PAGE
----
Whether you're an educator, a private taxpayer or both, Gov. Norm Bangerter's plans for the $84 million revenue surplus will give you something to smile about.
Taxpayers would receive checks totaling as much as $130 as early as August if Bangerter's plan to rebate the surplus is adopted by the Legislature during a special session July 18 and 19. Bangerter wants taxpayers to receive 12.5 percent of their income tax payment in 1987 or $10, whichever is higher.Bangerter would also dip into an additional $30 million surplus from property tax and various other sources to return $10 million to education. Public education would garner a total of $7 million for textbooks and to make up for a shortfall in the weighted pupil unit caused by falling property values. Higher education would get $3 million for books and equipment.
The remaining $20 million would go into the state's "rainy day" fund to help mitigate any future budgetary shortfalls. "We think we should have something in the sock so we won't have to reduce budgets in the future," Bangerter said.
The governor also proposes a permanent, 5 percent across-the-board reduction in the income tax rate. He also wants to return one-third of the federal deductibility, which allows taxpayers to deduct their federal income tax bite on their state tax return.
Bangerter said he chose a rebate, which would cost about 40 cents per check, instead of a tax credit because he believes there is no reason to hang onto the money when it's ultimately going to have to be returned.
"It makes no sense for us to keep that money until April 15, 1989, just to send it back," the governor said.
Reminded once again that his political opponents have characterized a refund as an attempt to boost his election chances in November, Bangerter responded that he is merely keeping faith with the people.
And besides, "I've found my political opponents will say most anything," the governor quipped.
Bangerter was also asked if he'd taken account of those who want all of the surplus to go to education. A Deseret News/KSL TV poll shows a total of 54 percent want the state to keep the surplus. Thirty-eight percent want it spent on education, while another 16 percent want it kept for future needs. Another 18 percent want the refund, while 14 percent want an income-tax credit on their 1988 income tax returns. Twelve percent had other suggestions and 2 percent didn't know.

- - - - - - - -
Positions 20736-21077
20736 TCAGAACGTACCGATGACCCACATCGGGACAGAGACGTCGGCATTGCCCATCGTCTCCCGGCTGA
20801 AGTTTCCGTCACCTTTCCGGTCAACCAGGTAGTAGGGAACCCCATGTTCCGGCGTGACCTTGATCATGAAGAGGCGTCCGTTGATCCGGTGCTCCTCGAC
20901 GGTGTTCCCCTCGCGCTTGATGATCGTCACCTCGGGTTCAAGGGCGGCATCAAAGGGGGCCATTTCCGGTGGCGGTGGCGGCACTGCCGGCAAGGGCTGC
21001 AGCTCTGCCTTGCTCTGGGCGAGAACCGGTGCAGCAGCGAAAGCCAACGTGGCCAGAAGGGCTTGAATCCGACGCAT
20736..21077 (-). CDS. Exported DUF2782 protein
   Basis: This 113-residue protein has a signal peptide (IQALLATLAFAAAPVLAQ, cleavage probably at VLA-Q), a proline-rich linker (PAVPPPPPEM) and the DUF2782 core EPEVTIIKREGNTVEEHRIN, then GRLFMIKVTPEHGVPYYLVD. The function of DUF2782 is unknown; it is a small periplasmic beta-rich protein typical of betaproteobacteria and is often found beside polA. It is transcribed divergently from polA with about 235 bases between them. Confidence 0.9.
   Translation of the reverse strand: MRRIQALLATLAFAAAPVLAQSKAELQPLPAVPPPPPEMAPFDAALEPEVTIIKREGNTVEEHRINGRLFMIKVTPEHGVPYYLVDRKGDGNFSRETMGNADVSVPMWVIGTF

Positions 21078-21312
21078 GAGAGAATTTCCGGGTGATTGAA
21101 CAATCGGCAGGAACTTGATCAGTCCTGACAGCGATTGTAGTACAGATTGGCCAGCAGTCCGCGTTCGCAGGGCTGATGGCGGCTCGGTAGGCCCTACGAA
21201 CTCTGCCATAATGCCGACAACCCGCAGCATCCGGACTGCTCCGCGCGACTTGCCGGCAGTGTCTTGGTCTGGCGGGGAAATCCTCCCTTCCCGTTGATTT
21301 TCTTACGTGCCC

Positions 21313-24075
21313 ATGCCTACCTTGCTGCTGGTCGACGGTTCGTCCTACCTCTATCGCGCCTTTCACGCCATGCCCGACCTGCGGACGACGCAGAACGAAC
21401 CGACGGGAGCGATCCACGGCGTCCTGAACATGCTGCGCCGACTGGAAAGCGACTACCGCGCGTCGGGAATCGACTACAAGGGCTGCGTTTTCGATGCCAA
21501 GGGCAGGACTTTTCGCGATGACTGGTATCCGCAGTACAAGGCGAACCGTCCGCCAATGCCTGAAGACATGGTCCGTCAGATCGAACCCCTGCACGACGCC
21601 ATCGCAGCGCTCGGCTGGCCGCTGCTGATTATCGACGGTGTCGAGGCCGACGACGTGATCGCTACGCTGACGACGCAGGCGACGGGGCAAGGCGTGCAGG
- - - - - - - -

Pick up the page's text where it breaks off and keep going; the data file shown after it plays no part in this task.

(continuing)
"I think when they get the checks, they'll be glad to have it," the governor said, noting that those who feel so inclined can send the checks back and take it as a credit on next year's income tax.
Asked if the opposition from Democrats who don't want a special session would keep it from happening, Bangerter said only, "They'll come back."
Dr. Wm. Rolfe Kerr, commissioner of higher education, said he is pleased with Bangerter's proposal to give the state's universities and colleges a little boost.
"We have some very real needs for library and instructional equipment and hope that the Legislature will support the governor's recommendations," he said. "These funds will be a direct benefit to students and to the teaching and research capability of our faculties."
Although the $3 million proposed for higher education would be welcome, Kerr said, it wouldn't "scratch the surface of our needs, we're so far behind on our library holdings and instructional equipment." The money would be apportioned among the nine institutions of higher education based on budget formulas.
Dr. James R. Moss, state superintendent of public education, also hailed Bangerter's proposal to share the windfall with education, and said he hopes the plan will set a precedent for tax surpluses in the future.
"We hope that the governor and Legislature will use this approach to restore what they find it necessary to cut from education funding, if there are surpluses," Moss said. "We hope to establish a pattern to follow in the future."
The $4 million for textbooks was promised by the Legislature during its January/February session and would help alleviate a dire need in the schools, but not entirely resolve the problem, he said. The need for computers and other technology also is increasing and needs attention.
Moss also said he is worried that Utah's schools are facing a $50 million problem in meeting new federal requirements for asbestos abatement. Earlier, he had proposed to Bangerter that the schools get some help in this area from tax surpluses.
Utah officials have joined with others throughout the country to try to move back the deadline for compliance. The Environmental Protection Agency has demanded that schools survey their buildings for asbestos and have plans ready by Oct. 12 to deal with the material.
Moss said the governor's proposed "rainy day" fund might be a source of help for this one-time need of the schools, if the states can't prevail on the federal agency to move back the deadline and loosen what they see as overly stringent abatement requirements. The EPA says it will fine schools that are out of compliance $5,000 per day.
Regardless of continuing needs that won't be touched by the distribution of the 1988 surplus, Moss said he is "deeply grateful" for the help the money represents.